”They don’t want quarter-inch bits. They want quarter-inch holes.” Theodore Levitt quoting Leo McGinneva in his book The Marketing Imagination.
Levitt, a Harvard Business School professor and economist who passed away in 2006, held the belief that customers aren’t interested in products, they want solutions to their problems.
You’ve probably heard the quarter-inch drill bit / hole that relates to the HVAC industry; people don’t want furnaces and condensers, they want comfort.
It makes so much sense. Yet we continue to place pictures of products in our advertisements and marketing material.
In that same book Levitt told us why the railroad industry failed. The railroad industry held a railroad-oriented view of their market instead of a transportation-oriented one. Consequently the transportation need was filled by airplanes, trucks, buses and cars. Bottom line the railroad industry was product-oriented instead of customer-oriented.
An example of the HVAC industry on the right path to customer orientation is extended hours of operation without overtime charges. Is your company operating two shifts to better accommodate your customer’s schedules?
Financing gives your customers more purchasing options. Do you offer customer financing? Do you provide a secondary means of financing for customers with borderline credit?
You are the brand, not the equipment you sell. You know this, enough said.
How do you become more customer-oriented?
Place yourself in your customer’s shoes and identify every point in which your company touches both your customers and prospective customers.
Are the telephones automated or does a live person take care of your customers? You know how frustrated you get when calling your cable company, right? Is this what you want for your customers?
Your techs and installers wear uniforms. Is that because your town’s top competitors wear uniforms? Or is it your intent to project a professional image, easing your customer’s apprehension? Do your customers know that your techs and installers have been background checked and drug tested?
You have to schedule the carpet, bug or landscaping guy out to your house. You know what a hassle it is, right? Do your customers have to jump through hoops to get their service scheduled?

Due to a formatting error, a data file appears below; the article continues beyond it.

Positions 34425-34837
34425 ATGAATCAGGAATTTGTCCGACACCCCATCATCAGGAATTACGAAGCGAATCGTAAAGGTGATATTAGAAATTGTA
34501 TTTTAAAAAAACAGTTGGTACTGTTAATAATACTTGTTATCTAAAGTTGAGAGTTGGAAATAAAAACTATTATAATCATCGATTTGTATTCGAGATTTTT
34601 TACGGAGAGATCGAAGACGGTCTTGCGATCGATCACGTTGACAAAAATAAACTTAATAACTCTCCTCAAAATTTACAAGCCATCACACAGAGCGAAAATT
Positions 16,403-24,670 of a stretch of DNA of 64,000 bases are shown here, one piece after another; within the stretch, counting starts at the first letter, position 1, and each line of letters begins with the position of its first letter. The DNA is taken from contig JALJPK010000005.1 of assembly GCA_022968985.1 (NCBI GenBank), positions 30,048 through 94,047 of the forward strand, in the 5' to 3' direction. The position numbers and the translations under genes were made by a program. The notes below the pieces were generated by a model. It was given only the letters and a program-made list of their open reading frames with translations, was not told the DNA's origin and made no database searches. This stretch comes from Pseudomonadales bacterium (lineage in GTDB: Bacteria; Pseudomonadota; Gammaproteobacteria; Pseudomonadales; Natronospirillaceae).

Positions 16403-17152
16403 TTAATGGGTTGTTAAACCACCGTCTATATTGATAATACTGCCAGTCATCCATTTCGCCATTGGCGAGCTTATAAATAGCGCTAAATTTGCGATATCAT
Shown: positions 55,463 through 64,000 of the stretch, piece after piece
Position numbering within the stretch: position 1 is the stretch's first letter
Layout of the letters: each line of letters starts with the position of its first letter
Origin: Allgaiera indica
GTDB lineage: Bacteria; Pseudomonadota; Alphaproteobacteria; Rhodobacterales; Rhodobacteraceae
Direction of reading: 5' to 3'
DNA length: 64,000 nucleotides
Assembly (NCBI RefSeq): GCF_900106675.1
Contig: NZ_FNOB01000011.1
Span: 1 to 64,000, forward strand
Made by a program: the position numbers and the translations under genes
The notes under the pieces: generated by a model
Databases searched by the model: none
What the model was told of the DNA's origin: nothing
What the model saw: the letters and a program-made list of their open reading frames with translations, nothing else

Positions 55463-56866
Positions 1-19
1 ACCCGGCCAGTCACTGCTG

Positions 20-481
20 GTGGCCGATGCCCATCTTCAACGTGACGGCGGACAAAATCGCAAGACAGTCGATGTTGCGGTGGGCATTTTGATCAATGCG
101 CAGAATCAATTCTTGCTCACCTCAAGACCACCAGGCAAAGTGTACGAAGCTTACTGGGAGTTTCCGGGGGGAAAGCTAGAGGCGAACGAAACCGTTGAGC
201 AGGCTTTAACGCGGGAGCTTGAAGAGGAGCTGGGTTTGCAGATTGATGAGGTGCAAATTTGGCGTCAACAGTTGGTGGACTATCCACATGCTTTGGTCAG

It’s about being more human
Here’s a short story about a mammoth consumer goods company and its quest to figure out how to sell one of its air freshener products.
The company invested an inordinate amount of time, effort and money in testing markets to see how consumers were using their air fresheners. They finally had a breakthrough when a research team discovered a female park ranger who handled animals. The woman’s home wreaked with animal smells. She used the product and it eliminated embarrassing animal smells wafting through her house.
So the company sent the product to market as a means to eliminate foul odors. Sales flopped. In time they discovered that people who live with bad smells are unable to detect them and simply didn’t buy the product. The park ranger was an anomaly.
Following additional research the company discovered that people who were using the air freshener were using it in a state of delight, almost as a reward. The consumer would clean an area and then give the room a couple of sprays. It acted as a nice, finishing touch. The product was promoted as something to use at the end of a cleaning routine.
At the Service World Expo last month in Las Vegas, Christy Fiveash, VP of Operations at ShuBee, was showing contractors how to place a nice, finishing touch on HVAC maintenance by spraying one of her company’s scented air fresheners in the return air.
This action is designed to connect the human action of repair and or maintenance to the customer’s human side - their sense of smell. A system is tuned up and ready to go or one is now working correctly again. The pleasant smell connects your service to your customer.
Think about the human connection made with the air freshener and then think about those customer touch points. Where else might you make a delightful and human connection?
The drive toward customer orientation and human connection separates your company from the competitors in town still using the railroad. Choo-choo!